Is a Claim of “Brain-Based” Enough? How Parents Can Tell “Good” Science From “Bad”

How many times have you seen a toy for your kid or come across an ad for a learning program that claims to be “research-based” or “brain-based”?

New parents hear that Baby Einstein products may actually do more harm than good.  But we’re still inundated with products that claim to stimulate brain development.  Or boost learning.  Or develop early reading skills.  Or improve vocabulary.

How do parents make sense of these claims?

In my guest post today on psychologist Polly Palumbo’s site Momma Data: Debunking Parenting Advice and Children’s Health News, I describe cognitive psychologist Daniel Willingham’s method of evaluating education-related research.  (Palumbo also has a blog for Psychology Today.)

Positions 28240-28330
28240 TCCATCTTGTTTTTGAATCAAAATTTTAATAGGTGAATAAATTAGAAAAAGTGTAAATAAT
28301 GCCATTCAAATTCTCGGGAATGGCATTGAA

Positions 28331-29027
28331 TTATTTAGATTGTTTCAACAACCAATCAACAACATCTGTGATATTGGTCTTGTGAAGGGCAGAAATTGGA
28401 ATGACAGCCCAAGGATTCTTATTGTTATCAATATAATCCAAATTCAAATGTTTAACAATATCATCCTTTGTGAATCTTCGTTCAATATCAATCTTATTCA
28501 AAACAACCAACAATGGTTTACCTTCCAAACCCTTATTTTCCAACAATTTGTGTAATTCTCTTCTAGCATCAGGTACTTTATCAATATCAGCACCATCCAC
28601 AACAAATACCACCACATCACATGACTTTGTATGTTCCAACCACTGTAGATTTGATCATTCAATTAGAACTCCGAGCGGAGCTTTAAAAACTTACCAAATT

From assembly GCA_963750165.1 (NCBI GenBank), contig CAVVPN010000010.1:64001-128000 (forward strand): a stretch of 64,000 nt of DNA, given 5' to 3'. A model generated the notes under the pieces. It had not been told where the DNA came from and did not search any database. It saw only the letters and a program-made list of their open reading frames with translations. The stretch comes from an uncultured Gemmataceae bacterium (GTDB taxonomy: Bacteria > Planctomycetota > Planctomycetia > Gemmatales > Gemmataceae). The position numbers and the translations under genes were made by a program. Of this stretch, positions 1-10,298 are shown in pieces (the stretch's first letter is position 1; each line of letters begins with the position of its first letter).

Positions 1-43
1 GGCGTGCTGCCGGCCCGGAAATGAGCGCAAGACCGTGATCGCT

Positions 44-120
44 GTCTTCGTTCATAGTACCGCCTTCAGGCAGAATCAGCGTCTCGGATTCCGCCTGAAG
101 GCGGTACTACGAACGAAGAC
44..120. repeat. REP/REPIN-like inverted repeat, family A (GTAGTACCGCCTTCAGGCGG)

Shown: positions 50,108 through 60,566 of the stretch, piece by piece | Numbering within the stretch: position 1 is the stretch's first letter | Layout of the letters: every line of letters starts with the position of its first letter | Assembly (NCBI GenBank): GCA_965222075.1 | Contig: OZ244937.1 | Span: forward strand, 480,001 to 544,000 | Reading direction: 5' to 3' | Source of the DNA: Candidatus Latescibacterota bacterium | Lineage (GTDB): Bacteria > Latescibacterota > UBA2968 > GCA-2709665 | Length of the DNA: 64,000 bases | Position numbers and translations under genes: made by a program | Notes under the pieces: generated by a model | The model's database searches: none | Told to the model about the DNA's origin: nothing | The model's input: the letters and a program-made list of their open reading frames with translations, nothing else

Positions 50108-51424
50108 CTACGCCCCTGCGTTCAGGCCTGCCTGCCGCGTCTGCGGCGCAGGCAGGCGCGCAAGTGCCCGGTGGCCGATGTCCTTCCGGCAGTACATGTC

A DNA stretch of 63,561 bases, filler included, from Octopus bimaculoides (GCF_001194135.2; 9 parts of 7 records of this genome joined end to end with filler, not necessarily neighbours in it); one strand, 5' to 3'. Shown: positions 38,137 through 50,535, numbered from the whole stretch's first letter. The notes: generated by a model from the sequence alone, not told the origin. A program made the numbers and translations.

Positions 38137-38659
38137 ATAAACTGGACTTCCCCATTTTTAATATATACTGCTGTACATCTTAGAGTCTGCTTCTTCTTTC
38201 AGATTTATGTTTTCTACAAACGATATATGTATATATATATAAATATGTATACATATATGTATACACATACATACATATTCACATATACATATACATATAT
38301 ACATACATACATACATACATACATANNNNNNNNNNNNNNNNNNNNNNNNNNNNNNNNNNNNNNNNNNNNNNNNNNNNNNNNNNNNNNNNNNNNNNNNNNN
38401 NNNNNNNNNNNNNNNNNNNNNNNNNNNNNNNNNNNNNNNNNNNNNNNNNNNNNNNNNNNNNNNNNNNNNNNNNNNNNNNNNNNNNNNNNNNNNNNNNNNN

In my post, I outline Willingham’s four basic steps that gives researchers and non-educator parents alike the tools to figure out whether to trust an educational program, a product, or an idea.  Willingham’s blog is useful in itself to check out.  He takes on everything from the theory of multiple intelligences to the value of teaching reading comprehension skills.

What are some education fads or product promises that you’ve been skeptical about?

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